It’s no secret that Facebook is trying to dip its hands into YouTube’s revenue by becoming a worthy alternative when it comes to videos. Over the last two years, the social network has been constantly releasing new features designed to attract more users into watching videos directly on the platform instead of going to YouTube.
Along with the new features, Facebook’s improved News Feed algorithms have also appealed to advertisers, celebrities and media outlets by rewarding them for posting directly on its site. And this cocktail of strategies seems to be paying off, if we’re to believe Facebook’s data.
Ever since 2013, the number of videos posted by an individual user has skyrocketed to 94 percent in the United States and 75 percent on a worldwide level. The greatest increase, however, was recorded by the number of paid and non-paid videos that shows up in your News Feed – rising to 360 percent!
According to comScore’s data, YouTube still occupies no-1 in terms of video sites in the US, but Facebook is following closely on second place, closing the gap with each year that passes. There are several changes and updates that have made Facebook more similar to YouTube.
One of the greatest successes recorded was the auto-play tool, which turned the user’s News Feed in a livelier environment. This feature launched in the second half of 2013 is only available for videos uploaded straight on Facebook.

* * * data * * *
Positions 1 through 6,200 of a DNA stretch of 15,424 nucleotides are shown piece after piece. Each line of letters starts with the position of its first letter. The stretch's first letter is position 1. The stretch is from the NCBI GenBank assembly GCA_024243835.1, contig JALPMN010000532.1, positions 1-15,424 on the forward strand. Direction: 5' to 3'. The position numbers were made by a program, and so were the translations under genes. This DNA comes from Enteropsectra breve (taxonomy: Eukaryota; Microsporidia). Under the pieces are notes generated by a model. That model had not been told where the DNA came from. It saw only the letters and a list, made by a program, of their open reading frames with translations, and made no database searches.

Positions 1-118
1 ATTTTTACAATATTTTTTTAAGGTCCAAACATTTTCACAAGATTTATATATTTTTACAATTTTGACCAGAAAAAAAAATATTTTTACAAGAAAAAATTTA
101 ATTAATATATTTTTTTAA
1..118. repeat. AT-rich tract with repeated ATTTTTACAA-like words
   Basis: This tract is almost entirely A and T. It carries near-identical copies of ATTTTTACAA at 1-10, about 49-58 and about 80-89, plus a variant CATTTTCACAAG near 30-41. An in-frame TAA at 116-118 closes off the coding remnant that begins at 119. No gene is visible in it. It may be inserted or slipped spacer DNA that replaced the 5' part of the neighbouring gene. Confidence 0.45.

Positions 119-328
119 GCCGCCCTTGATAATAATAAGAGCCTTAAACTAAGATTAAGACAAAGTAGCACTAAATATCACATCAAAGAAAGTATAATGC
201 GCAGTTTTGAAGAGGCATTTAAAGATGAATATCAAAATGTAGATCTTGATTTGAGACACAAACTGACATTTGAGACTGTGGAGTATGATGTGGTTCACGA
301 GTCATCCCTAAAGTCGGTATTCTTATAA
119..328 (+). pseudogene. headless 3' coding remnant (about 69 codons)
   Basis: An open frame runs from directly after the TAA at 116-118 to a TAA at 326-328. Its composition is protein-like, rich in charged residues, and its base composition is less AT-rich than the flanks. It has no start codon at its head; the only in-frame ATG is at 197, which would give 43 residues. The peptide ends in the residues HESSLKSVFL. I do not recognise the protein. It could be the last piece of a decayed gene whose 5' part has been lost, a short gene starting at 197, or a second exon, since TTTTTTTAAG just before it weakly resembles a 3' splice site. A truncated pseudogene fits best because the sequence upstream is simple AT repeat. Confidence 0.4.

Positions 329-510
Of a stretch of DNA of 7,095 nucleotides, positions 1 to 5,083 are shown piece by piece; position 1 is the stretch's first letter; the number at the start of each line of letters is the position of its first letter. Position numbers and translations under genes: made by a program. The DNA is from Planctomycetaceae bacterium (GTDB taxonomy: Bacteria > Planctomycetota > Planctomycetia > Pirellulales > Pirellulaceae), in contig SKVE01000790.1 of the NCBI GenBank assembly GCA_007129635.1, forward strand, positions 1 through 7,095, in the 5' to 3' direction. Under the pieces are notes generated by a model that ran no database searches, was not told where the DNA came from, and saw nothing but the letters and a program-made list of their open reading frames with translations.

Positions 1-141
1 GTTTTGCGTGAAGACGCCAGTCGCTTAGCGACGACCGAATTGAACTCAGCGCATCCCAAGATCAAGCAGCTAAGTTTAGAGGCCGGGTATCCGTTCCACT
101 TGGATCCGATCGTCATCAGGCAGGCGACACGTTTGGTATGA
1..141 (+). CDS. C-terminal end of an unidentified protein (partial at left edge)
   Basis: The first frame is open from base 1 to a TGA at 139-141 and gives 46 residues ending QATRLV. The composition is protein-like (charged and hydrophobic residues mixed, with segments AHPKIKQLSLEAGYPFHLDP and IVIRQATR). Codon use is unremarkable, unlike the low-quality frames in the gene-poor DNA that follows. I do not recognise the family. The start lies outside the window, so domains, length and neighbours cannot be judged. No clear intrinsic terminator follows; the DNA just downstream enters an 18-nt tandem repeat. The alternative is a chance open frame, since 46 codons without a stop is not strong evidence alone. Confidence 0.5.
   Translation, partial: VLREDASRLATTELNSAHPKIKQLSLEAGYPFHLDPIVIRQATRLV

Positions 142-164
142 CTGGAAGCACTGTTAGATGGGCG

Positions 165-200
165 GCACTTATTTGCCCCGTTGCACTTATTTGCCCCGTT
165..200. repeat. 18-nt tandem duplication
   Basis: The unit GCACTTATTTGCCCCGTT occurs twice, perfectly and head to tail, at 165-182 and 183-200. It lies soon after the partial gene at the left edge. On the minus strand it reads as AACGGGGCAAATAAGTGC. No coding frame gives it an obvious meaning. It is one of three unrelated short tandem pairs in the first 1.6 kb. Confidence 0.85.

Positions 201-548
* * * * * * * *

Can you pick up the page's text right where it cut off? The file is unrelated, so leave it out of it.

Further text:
Some found the auto-play tool annoying, but most agreed that it was even more annoying to have to click play every time you wanted to watch the video again. Views have also increased, exceeding the milestone of 4 billion times a day in only 6 months of 2015.
Another trick that has helped Facebook move closer to YouTube is showing how many times a video was viewed. When you see a video was viewed 10 million times, you are more compelled to stop scrolling and watch it as well. This strategy has worked well for YouTube and many social video platforms have also adopted it.
At the same time, Facebook’s News Feed algorithm is trained to feed your habits – especially if you watch a lot of videos on its platform. It’s a known fact that Facebook can track your viewing practices, like how long you watch a video, or how often you expand the video player.
Apart from these successful new features, Facebook has one ace up its sleeve giving it an immense advantage over YouTube: the ability to share videos poses a true threat to YouTube’s monopoly. Facebook also has the advantage of being perceived as a social network, something YouTube still struggles with; most users see it as a giant video search engine.
Image Source: iProspect
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